Questions over consumer spending have analysts groping for direction this fall. Lower taxes, interest rates and energy costs should keep consumer spending from falling dramatically this fall, said Weinswig.
Simeon Hyman, senior vice president with Stern Stewart & Co., a consultancy, added, "Consumer spending hasn’t been quite as decimated as you might expect in this environment. The refinancing boom has really been a tremendous cushion for what otherwise would have been a much lower last 18 months for retailers, but we’re running out of steam on that."
Various measures of consumer sentiment have failed to find evidence of a lightening of the economic mood in the immediate future.
As reported, The Conference Board last week said that consumer confidence, as seen through its widely used index, in August fell for the third month in a row to its lowest level since November 2001. The measure slid a higher-than-expected 3.9 points in August to 93.5 — fewer than 10 points above the 12-month low of 84.9, registered last November. The Expectations Index, which constitutes half of the overall index and measures outlook for the next six months, slid a lesser 1.6 points to 94.5.
Although they move the markets, David Lamer, equity analyst at Ferris, Baker Watts, doesn’t consider either consumer confidence or comparable-store sales reliable barometers. "The unfortunate truth is that, probably the number-one factor that affects the stock price will be same-store sales and number two will be consumer confidence reports. Both of these barometers are very weak. If there’s anything more simplified than same-store sales, it’s the consumer confidence report."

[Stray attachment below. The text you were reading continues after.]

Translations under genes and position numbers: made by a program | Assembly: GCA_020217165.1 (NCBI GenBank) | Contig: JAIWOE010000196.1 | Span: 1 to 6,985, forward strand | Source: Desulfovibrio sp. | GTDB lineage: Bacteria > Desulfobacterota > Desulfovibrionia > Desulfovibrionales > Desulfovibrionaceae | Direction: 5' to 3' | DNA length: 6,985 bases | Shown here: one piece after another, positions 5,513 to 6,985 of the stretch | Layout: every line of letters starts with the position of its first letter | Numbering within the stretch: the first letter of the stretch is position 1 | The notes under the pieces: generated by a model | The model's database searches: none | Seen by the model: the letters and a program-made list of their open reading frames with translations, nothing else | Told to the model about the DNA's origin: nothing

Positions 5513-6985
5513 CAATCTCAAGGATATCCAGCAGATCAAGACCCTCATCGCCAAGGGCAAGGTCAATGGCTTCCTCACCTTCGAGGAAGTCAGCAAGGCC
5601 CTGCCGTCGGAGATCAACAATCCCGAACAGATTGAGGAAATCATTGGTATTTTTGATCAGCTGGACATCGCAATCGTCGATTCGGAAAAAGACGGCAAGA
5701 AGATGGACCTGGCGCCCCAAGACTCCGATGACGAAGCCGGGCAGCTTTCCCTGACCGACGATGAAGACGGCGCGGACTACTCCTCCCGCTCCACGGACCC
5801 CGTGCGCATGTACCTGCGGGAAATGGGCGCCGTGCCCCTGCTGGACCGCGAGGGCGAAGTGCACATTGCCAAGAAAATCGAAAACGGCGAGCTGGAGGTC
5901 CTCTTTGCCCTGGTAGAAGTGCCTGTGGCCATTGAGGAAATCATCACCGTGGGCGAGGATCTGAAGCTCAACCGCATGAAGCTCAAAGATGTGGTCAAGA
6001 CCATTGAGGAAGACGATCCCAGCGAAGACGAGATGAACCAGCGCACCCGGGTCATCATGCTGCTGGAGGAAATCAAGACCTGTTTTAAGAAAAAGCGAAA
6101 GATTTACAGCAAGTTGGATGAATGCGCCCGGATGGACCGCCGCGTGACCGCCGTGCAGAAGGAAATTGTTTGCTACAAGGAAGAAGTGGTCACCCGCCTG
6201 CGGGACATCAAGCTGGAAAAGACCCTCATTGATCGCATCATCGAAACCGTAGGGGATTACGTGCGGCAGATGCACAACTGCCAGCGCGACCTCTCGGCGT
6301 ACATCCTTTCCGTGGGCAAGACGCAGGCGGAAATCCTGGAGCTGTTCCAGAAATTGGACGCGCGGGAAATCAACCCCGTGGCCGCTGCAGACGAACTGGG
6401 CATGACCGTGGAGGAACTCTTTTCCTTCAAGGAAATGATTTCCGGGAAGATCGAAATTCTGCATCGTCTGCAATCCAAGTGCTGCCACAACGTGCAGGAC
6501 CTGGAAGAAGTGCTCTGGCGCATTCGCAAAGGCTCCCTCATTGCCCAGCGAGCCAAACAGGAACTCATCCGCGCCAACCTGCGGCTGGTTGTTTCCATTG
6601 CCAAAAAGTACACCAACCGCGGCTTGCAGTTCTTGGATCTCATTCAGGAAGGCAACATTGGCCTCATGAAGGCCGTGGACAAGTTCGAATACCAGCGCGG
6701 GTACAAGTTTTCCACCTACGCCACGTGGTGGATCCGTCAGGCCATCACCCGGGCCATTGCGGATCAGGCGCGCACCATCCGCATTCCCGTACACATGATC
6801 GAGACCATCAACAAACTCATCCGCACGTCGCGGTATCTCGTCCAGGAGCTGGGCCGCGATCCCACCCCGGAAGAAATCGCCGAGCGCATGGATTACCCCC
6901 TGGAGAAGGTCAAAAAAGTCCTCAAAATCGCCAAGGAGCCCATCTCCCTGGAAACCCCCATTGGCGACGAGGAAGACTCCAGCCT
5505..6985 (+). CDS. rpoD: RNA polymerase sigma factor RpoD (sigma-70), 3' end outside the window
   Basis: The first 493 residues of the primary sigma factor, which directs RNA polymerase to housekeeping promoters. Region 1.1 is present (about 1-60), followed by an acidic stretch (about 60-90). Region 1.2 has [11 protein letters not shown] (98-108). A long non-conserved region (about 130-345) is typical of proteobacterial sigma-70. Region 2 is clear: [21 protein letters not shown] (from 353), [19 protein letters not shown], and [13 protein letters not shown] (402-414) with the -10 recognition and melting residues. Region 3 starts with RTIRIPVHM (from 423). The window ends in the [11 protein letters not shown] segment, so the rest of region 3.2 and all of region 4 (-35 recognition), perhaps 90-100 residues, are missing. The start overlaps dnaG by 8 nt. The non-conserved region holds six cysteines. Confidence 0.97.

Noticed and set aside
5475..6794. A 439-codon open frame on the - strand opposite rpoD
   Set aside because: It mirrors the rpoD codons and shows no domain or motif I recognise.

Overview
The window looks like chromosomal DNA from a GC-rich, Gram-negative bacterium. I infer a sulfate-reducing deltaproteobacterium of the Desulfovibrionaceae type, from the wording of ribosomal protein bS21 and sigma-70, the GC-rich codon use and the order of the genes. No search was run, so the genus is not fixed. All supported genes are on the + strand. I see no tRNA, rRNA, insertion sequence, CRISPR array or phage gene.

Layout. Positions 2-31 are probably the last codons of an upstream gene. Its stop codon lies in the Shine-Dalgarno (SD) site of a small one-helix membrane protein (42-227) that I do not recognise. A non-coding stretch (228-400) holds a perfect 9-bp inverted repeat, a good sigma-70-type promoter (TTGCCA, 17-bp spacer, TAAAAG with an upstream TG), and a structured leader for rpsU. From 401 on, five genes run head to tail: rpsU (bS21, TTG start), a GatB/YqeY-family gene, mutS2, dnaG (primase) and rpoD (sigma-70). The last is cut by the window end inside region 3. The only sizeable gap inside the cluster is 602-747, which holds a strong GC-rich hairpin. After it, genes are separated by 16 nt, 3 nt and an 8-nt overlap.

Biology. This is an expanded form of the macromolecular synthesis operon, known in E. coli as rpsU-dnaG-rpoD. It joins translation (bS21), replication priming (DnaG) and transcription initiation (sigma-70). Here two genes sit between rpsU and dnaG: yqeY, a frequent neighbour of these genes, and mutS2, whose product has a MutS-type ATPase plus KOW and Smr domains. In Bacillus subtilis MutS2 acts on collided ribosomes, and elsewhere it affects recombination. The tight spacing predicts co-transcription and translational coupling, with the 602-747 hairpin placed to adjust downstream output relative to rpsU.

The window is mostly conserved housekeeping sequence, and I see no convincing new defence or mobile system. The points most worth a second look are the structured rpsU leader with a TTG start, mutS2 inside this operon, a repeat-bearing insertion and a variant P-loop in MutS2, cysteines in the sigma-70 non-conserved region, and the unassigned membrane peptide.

Voicing reservations that others chose to echo privately, Lamer likened consumer confidence reports to "using last week’s average temperature for the entire country to decide to take a picnic in Cleveland, Ohio tomorrow." That said, there are others who swear by the measure.Whatever consumers’ comfort level may be this fall, unemployment, which plateaued over the summer, will affect shopping patterns and ultimately retailers’ and manufacturers’ stock prices.
In July, the unemployment rate stood unchanged for the third month in a row at 5.9 percent, according to the Bureau of Labor Statistics of the U.S. Department of Labor. This means that 8.3 million Americans were unemployed.
With top-line growth stunted, often all retailers can do to adjust to economic downturns is to carefully manage expenses and inventories. Adjusting inventories downward limits markdown exposure and allows for optimal profits on limited sales. Department stores, hard-pressed to generate sales increase on either an overall or comp basis, especially found religion in this area.